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Cheney Talks of Alternative Fuel; Staff Responds to Fraud Probe Queries

Politics: His camp raises questions about timing of federal inquiry of Halliburton unit. Gore campaign denies any prior knowledge of investigation.


JUNCTION CITY, Ore. — Republican vice presidential candidate Dick Cheney visited a motor home factory here Tuesday as his campaign aides sought to deflect allegations that his former company defrauded the government out of millions of dollars.

Accusing the Clinton administration of playing politics with a federal grand jury, a Cheney spokeswoman questioned the timing of the criminal investigation into possible financial wrongdoing by Brown & Root, a Texas-based engineering firm overseen by Cheney until July.

"The timing is suspicious, particularly so given the Clinton-Gore administration's proclivity to manipulate the justice system for its own political well-being," said Juleanna Glover Weiss, a spokeswoman for Cheney.

She said the allegations will prove to be a nonissue in the presidential election.

"The Gore campaign is doing its best to pique interest, but the voters will take this with a grain of salt," Glover Weiss said.

Federal officials declined to comment on the investigation into Brown & Root's role as a primary contractor in the closure of the Ft. Ord military base near Monterey, Calif. Vice President Al Gore's camp denied that politics had anything to do with the timing, saying it had no knowledge of the grand jury investigation until Tuesday.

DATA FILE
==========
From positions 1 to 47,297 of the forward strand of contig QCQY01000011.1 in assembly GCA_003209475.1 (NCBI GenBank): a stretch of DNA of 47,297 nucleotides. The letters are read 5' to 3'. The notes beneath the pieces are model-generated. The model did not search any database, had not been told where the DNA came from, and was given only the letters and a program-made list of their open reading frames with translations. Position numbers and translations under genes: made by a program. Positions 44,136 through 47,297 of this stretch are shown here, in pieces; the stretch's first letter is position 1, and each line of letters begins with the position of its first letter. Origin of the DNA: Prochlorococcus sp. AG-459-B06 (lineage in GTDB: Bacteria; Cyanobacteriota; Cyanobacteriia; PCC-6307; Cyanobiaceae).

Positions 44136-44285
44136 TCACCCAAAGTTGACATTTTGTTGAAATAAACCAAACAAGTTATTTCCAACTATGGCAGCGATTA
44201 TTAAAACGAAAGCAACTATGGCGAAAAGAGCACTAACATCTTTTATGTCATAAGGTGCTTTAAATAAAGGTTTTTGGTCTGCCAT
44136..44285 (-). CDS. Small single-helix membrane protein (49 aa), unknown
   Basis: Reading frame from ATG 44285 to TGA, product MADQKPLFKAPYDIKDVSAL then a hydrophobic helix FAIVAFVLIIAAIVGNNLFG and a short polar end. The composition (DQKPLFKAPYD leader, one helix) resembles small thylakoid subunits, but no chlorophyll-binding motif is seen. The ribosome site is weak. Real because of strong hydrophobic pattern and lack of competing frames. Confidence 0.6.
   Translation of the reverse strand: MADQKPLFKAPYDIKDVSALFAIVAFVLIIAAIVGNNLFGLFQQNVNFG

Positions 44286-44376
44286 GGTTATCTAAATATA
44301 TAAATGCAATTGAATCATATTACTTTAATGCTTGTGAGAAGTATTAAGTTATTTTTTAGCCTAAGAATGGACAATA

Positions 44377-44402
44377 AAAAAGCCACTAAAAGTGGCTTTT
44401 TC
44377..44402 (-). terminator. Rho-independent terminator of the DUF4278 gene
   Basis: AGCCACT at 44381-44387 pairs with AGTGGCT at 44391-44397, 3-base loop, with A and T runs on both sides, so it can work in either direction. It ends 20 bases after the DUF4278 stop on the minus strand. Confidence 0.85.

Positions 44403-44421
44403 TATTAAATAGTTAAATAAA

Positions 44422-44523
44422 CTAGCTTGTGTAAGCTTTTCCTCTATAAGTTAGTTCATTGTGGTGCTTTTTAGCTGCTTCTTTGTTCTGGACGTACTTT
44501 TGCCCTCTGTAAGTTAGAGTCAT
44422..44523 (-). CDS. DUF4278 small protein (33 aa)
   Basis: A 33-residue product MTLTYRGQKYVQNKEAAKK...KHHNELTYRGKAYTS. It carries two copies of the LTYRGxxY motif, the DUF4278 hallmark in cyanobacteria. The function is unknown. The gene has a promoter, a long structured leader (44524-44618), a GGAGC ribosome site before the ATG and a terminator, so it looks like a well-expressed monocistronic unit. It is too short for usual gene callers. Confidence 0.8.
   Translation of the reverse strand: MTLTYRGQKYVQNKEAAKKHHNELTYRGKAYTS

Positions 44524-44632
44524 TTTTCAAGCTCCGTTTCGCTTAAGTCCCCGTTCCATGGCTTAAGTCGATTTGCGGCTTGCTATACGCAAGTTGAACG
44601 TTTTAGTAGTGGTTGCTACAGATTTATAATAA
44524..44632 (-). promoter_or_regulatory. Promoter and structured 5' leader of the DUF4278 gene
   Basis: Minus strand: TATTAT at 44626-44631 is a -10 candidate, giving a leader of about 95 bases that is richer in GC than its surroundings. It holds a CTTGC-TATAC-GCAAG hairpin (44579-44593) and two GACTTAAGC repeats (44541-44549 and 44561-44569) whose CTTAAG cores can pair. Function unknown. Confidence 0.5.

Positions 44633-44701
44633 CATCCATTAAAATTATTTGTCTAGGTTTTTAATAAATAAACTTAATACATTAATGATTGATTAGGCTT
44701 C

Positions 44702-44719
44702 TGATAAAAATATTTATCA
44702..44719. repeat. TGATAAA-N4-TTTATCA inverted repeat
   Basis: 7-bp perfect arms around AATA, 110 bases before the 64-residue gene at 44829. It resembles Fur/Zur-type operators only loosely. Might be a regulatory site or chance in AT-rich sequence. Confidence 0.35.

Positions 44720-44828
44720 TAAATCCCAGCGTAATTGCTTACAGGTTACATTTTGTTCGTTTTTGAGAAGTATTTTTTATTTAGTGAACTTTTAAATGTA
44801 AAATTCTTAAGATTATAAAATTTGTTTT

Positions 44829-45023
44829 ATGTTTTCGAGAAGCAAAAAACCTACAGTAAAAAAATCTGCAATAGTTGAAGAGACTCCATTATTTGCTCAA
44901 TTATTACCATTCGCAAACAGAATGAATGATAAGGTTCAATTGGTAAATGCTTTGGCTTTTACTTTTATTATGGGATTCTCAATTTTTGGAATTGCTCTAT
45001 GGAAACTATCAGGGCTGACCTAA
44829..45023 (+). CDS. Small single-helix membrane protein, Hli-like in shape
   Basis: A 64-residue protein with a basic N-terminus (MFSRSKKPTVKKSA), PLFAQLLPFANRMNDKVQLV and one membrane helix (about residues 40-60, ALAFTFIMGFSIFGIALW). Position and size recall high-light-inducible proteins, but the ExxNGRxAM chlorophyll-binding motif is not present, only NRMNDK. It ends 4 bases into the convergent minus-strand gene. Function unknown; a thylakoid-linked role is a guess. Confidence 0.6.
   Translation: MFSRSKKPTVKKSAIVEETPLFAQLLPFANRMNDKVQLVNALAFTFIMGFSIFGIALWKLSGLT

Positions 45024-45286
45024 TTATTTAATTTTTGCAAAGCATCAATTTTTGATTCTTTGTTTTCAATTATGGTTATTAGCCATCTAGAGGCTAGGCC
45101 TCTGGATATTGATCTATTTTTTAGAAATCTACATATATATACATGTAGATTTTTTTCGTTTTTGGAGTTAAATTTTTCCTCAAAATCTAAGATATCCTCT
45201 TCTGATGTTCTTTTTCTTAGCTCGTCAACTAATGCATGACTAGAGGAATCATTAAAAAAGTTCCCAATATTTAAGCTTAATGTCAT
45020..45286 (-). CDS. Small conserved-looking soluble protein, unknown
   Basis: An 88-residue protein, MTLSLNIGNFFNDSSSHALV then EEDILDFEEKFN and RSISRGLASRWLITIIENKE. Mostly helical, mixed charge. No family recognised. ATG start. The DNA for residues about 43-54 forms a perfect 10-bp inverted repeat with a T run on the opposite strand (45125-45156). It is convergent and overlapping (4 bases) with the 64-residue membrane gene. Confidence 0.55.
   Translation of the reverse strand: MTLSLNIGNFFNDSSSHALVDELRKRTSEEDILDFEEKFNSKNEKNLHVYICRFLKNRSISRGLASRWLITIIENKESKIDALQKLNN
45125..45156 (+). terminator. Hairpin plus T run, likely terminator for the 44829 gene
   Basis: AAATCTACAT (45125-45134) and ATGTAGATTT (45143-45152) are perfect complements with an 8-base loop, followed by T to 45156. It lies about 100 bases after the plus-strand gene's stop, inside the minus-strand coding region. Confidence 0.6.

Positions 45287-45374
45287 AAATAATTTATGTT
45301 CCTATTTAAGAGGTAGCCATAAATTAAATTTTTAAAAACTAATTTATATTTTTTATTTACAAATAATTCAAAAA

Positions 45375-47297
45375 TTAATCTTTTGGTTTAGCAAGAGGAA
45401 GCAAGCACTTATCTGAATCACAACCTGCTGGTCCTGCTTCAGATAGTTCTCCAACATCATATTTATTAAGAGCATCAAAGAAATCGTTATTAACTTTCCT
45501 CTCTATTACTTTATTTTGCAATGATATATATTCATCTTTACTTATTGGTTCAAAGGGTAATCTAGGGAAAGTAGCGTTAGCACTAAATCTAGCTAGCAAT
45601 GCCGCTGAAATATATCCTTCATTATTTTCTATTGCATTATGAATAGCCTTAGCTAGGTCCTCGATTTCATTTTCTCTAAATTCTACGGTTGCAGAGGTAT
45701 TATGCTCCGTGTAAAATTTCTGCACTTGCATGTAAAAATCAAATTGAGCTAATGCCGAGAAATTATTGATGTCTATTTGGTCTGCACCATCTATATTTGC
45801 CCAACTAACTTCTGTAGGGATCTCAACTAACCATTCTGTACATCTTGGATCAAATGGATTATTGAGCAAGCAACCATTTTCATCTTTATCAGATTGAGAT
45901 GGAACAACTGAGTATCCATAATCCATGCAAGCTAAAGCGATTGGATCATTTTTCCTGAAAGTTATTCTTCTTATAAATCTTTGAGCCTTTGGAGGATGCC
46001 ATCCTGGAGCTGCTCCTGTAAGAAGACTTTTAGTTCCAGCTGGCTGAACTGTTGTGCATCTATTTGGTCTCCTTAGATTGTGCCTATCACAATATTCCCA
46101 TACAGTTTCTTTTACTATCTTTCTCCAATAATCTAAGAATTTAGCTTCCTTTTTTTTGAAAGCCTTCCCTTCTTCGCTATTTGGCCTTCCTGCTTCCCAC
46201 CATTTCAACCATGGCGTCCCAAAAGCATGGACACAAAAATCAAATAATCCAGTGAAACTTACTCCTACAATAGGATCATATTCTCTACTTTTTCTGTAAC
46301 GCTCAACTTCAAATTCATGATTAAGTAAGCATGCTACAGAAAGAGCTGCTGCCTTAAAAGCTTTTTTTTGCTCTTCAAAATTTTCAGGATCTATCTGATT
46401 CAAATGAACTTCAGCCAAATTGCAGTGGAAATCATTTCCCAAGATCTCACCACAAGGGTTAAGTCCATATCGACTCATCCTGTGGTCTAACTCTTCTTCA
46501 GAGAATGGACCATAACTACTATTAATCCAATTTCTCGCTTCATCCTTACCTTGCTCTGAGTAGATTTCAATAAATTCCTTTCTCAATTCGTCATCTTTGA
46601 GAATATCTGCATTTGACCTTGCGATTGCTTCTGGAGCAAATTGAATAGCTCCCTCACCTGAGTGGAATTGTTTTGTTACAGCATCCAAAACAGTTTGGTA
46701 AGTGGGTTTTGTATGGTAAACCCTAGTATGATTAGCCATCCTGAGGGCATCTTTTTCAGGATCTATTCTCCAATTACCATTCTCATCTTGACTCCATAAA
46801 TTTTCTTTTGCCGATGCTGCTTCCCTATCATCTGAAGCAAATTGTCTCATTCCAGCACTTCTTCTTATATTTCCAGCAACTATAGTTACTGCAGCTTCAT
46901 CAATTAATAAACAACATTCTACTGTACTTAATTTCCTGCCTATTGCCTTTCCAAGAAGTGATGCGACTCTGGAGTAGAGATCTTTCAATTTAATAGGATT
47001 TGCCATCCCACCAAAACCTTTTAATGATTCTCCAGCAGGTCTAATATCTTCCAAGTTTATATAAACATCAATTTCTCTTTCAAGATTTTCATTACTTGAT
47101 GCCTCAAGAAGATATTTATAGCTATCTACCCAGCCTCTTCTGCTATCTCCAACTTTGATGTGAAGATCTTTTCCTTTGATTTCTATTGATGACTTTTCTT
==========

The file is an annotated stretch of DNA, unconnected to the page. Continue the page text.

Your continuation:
"The sum total of what we know has been reported by the press," said Mark D. Fabiani, Gore's deputy campaign manager. He called on Cheney to address the allegations personally rather than let his aides speak for him.

"Mr. Cheney should hold a press conference to answer questions about his company's alleged rip-off of taxpayers," Fabiani said. "People deserve to know the facts from Mr. Cheney's own mouth before the election."

Brown & Root is a subsidiary of Halliburton Co., the oil services giant that Cheney headed from 1995 until July, when he stepped down with a $34-million early retirement package to become Texas Gov. George W. Bush's running mate.

A whistle-blower who worked as a contracts manager at Brown & Root and who is now suing the firm alleges that Brown & Root fraudulently overbilled the U.S. government by up to $6 million from 1995 to 1997, during the conversion of Ft. Ord to government and civilian uses.

Dammen Gant Campbell, the former employee, alleges that the company devised a fraudulent scheme to bill the military for goods and services and then substituted cheaper products. Campbell has been subpoenaed to appear before a Northern California grand jury.

Brown & Root, which also has been subpoenaed to produce documents for the grand jury, denies any wrongdoing and says it will cooperate with the investigation. It acknowledged the grand jury probe in a statement to investors Monday. No evidence has emerged linking Cheney directly to any of the fraud allegations.

Cheney, on the campaign trail in the Pacific Northwest, kept his public focus on Gore. After a demonstration in Spokane on the potential of hydrogen-driven fuel cells as an alternative energy source--an issue taken from the Gore campaign book--Cheney continued his attacks on the vice president.

Cheney hit at Gore's shifting public persona, saying he felt Bush confronted three different individuals in the presidential debates.

He also attacked Gore's credibility on military matters, charging that the vice president's dealings with former Russian Prime Minister Viktor S. Chernomyrdin were "clearly not in the interest" of America.


Lichtblau reported from Washington, D.C., and Garvey reported from the Cheney campaign trail in Junction City.

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